Muhammad Zulfikar Rakhmat
Last updated: 30 March, 2014

China and Saudi breaks new friendly ground through education – and atomic energy

Although ties between Saudi Arabia and China emerged relatively late, today, the relationship has developed well beyond diplomatic, economic and political affairs. A strong focus on culture, technology and education might bring them into a new level of engagement.

Despite the fact that little has been documented on the figures of students in both countries, it is believed that the number of students going to study overseas from Saudi Arabia to China, or vice versa, has been increasing recently. According to a report published in 2011, there were approximately 1,100 Saudi students enrolled in different universities in several cities across China, and the number is expected to be higher this year.

Meanwhile, the Chinese government is encouraging their students to seek knowledge at Saudi universities. It was reported that there are 270 Chinese students enrolled in a number of universities in Saudi Arabia, among them approximately 200 students and teachers in King Abdullah University of Science and Technology (KAUST). Estimates show that the largest single national representation in KAUST, excluding the Saudis, is in fact the Chinese.

According to research conducted by a Saudi graduate from Georgetown University in Qatar, Mohammed Al Sudairi, several major Islamic colleges in the Kingdom offer opportunities for Chinese Muslim students to pursue Islamic studies in Saudi Arabia. Historically, the story of Chinese Muslims studying in Saudi Arabia has not been widely documented. However, it is widely known that Chinese Muslims have long attended Islamic circles under prominent Muslim scholars in the Kingdom. Take for example Ma Wanfu, a Chinese Imam from Linxia who went to study Islam in Mecca in the 19th century.

Beijing’s interest in strengthening its educational relationship with the Kingdom over the past few years can be seen by the participation of several Chinese institutions in the International Education and Conference on Higher Education held in Riyadh annually. Saudi Arabia also participates in an exhibition on education in China to provide prospective students from China appropriate information regarding opportunities to study in the Kingdom.

A Chinese Imam from Linxia went to study Islam in MeccaNaser al Tamimi wrote that Saudi Arabia has established a number of Chinese language study programmes across China. Some of them are dedicated to prepare Saudis to work at Jizan Economic City, where Beijing’s proposed investments in aluminum production and other industries will be situated.

In order to fortify their relationship, a number of agreements and treaties pertaining to education and research have been signed by the governments of China and Saudi Arabia. In 2011, a Saudi delegation from more than twenty higher institutes, led by the education minister, visited the Chinese capital. During the visit, these universities signed ten agreements with different Chinese institutions. Soon after this visit, Chinese delegations constituting several universities also made a visit to the Kingdom. In his visit the following year, Zhang Ping, the chairman of the National Development and Reform Commission of China, signed an agreement between Beijing University and King Abdulaziz Public Library (KAPL). This agreement will expand the cooperation between the two institutions as well as to allow KAPL to set up its branch in China.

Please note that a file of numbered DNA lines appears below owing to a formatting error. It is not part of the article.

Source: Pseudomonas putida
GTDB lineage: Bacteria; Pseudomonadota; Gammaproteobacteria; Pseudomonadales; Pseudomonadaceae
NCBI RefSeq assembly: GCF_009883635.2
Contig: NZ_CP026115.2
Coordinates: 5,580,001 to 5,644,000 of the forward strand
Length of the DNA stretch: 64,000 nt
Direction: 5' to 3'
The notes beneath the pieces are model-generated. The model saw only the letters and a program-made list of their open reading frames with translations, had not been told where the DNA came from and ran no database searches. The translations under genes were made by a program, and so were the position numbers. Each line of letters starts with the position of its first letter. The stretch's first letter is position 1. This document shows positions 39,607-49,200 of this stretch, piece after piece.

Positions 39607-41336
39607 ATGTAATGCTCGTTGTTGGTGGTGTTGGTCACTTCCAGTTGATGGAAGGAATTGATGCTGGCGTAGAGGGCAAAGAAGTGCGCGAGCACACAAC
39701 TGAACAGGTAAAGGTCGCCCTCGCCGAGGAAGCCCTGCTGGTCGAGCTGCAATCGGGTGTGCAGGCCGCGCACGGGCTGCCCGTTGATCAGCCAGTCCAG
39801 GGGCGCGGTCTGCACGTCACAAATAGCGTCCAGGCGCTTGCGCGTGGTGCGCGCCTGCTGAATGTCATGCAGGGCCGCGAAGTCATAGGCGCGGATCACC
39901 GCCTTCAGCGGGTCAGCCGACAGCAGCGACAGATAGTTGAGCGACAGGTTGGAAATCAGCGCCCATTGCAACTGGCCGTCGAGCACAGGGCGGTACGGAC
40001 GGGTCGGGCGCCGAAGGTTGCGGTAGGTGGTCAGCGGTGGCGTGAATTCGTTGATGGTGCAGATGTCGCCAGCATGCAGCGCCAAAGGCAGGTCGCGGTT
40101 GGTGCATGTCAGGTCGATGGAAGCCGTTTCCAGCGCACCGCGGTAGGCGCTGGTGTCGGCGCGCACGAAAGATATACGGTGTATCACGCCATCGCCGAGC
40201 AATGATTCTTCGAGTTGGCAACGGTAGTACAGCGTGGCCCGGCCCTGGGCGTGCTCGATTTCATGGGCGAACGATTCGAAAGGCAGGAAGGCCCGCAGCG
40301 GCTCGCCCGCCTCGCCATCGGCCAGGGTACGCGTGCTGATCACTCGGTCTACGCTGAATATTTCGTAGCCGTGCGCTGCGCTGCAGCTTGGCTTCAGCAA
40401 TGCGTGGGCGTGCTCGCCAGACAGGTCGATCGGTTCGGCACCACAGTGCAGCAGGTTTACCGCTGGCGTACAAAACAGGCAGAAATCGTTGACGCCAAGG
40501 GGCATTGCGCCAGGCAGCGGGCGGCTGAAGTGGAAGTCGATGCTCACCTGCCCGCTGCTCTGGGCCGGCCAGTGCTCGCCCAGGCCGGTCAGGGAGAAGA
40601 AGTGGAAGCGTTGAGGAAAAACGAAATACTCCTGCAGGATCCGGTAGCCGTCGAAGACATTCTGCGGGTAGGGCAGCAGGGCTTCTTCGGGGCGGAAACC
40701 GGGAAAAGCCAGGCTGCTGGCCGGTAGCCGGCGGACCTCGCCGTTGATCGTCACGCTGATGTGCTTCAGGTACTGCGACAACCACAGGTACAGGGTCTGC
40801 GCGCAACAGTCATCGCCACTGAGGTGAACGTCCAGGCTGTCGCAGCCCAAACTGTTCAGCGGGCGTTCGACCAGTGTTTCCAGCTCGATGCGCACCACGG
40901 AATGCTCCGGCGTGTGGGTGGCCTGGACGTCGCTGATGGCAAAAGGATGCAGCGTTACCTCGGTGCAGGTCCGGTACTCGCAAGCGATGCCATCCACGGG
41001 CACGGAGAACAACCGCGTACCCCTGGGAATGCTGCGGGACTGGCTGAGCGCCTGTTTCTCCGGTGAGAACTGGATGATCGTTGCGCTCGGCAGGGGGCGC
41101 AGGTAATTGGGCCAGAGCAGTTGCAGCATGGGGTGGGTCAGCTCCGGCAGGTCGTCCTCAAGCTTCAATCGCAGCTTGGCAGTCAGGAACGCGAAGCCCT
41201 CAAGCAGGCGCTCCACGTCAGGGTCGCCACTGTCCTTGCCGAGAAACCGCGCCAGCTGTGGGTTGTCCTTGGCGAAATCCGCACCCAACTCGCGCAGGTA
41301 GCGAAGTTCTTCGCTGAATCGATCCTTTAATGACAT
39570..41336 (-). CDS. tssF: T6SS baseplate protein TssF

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“We have signed more than thirty agreements concerning Saudi and Chinese universities,” said Yahya al Zaid, Saudi’s Ambassador to China.

KAUST has reportedly signed an MOU with HUAWEI Technologies, China’s prominent telecommunication company, for telecom technology and personnel trainings. Indeed, scientific links between two countries are also booming. The Gene Institute of the Chinese Science Academy is cooperating with the Saudis on alleviating the gene of Saudi Palm.

Nasser al Tamimi reported that Beijing and Riyadh have signed different treaties in nanotechnology, metereology, and other areas of technology and science.

What is particularly interesting is that the Saudis have struck an agreement with its Chinese counterparts on the development and the use of atomic energy for peaceful usage. The cooperation, inked in early 2012, aims to enable cooperation in fields such as development and maintenance of nuclear power plants and research reactors, manufacturing and supply of nuclear fuel components.

In 2009, a deal was made between the Saudi Ministry of Education and the China Railway Construction Company (CRCC) to construct nearly two hundred public schools across the Kingdom. The Saudi Fund for Development (SFD) also signed an agreement to provide a loan of $25 million to help a school project in Tianshui, a city in Gansu province. This agreement was made in 2008 and was used in building laboratories, classrooms, libraries, as well as student hostels. This was not the first time the Kingdom participated; the SFD began its cooperation with the Chinese in 2002 and has provided many forms of assistance to education projects across the country.

China’s cooperation with Saudi Arabia in the field of education has grown throughout the last couple of years. While stimulating cooperation is not a simple process, through the use of scholarships, exchanges, exhibitions, and aid, the bonds between Beijing and Riyadh have expanded to spheres far beyond that of only education.

China’s rapidly increasing energy needs, combined with the economic decline in the United States and Europe, may lead China and Saudi Arabia, as well as other countries in the Gulf to enter a new level of engagement.